A student was given a microscope slide of scraped human skin cells as well as a petri dish containing a growth of a single bacterial culture isolated from those cells. The cells on the slide were stained for chromatin. The students’ role was to examine the skin cells for phases of mitosis as well as to identify the species of bacteria using two particular microbiological techniques, each of which address major differences in bacteria.
Technique 1: Gram Stain
A small amount of bacteria is placed on a microscope slide. The slide is briefly placed over a hot flame to heat-fix the bacteria, allowing it to adhere to the slide. Then, a few drops of crystal violet (a purple dye) solution are applied. Several drops of Gram’s iodine are added as a trapping agent, “”trapping”” the color in cells that absorbed it; Iodine complexes with crystal violet, resulting in a compound that is too large to leave bacteria with thick cell walls. This is followed by alcohol to wash away any excess crystal violet solution that remains outside the cells. Lastly, a counterstain such as safranin is added to visualize the bacteria with thinner cell walls, whose crystal violet washed away..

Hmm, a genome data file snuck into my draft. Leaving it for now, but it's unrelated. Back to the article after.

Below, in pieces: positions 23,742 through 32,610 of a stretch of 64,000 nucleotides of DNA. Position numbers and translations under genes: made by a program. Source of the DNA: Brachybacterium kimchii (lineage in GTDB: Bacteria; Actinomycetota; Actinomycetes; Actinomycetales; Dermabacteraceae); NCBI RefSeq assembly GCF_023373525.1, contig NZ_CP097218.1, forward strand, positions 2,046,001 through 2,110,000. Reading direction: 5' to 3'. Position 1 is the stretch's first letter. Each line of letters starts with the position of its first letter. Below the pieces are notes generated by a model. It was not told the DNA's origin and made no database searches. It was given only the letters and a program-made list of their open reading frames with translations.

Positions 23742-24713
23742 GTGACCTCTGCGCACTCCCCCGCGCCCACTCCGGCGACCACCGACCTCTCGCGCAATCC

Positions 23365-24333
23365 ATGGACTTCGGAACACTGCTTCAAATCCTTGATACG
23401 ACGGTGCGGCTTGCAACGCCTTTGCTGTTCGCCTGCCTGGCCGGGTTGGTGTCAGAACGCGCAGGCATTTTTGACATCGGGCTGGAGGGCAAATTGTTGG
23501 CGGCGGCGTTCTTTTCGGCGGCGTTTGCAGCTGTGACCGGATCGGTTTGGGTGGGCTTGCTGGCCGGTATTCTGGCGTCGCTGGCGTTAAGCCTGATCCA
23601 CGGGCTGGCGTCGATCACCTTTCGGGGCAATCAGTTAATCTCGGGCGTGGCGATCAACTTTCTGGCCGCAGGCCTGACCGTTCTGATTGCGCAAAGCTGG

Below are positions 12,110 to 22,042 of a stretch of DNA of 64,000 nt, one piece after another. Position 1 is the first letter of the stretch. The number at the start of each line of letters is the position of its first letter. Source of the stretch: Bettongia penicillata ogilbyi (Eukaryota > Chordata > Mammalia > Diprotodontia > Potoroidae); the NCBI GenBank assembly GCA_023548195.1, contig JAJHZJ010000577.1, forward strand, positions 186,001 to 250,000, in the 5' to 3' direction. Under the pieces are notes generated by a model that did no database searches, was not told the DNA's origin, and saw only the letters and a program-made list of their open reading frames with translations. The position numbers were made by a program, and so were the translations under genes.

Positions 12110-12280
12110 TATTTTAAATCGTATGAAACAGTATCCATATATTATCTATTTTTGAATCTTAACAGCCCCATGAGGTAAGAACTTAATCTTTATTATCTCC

Gram-positive bacteria have a thicker peptidoglycan layer and a thin lipid layer, while gram-negative bacteria are the opposite. Crystal violet becomes trapped with iodine in the thick peptidoglycan layer of gram-positive bacteria, but not in the thin layer of gram-negative bacteria.
Technique 2: Catalase Reaction Test
Some bacteria contain the enzyme catalase, which catalyzes the conversion of hydrogen peroxide to water and oxygen gas. Bacteria are placed in a test tube with growth media and allowed to grow overnight. A few drops of hydrogen peroxide are added to the test tube and it is sealed for several hours. After the time passes, the test tube is observed for gas bubbles to indicate a positive reaction.
There were four possible bacterial cultures that were given to students in the class, the characteristics of which are shown in the table below:
|Gram Stain||Catalase Reaction Test|
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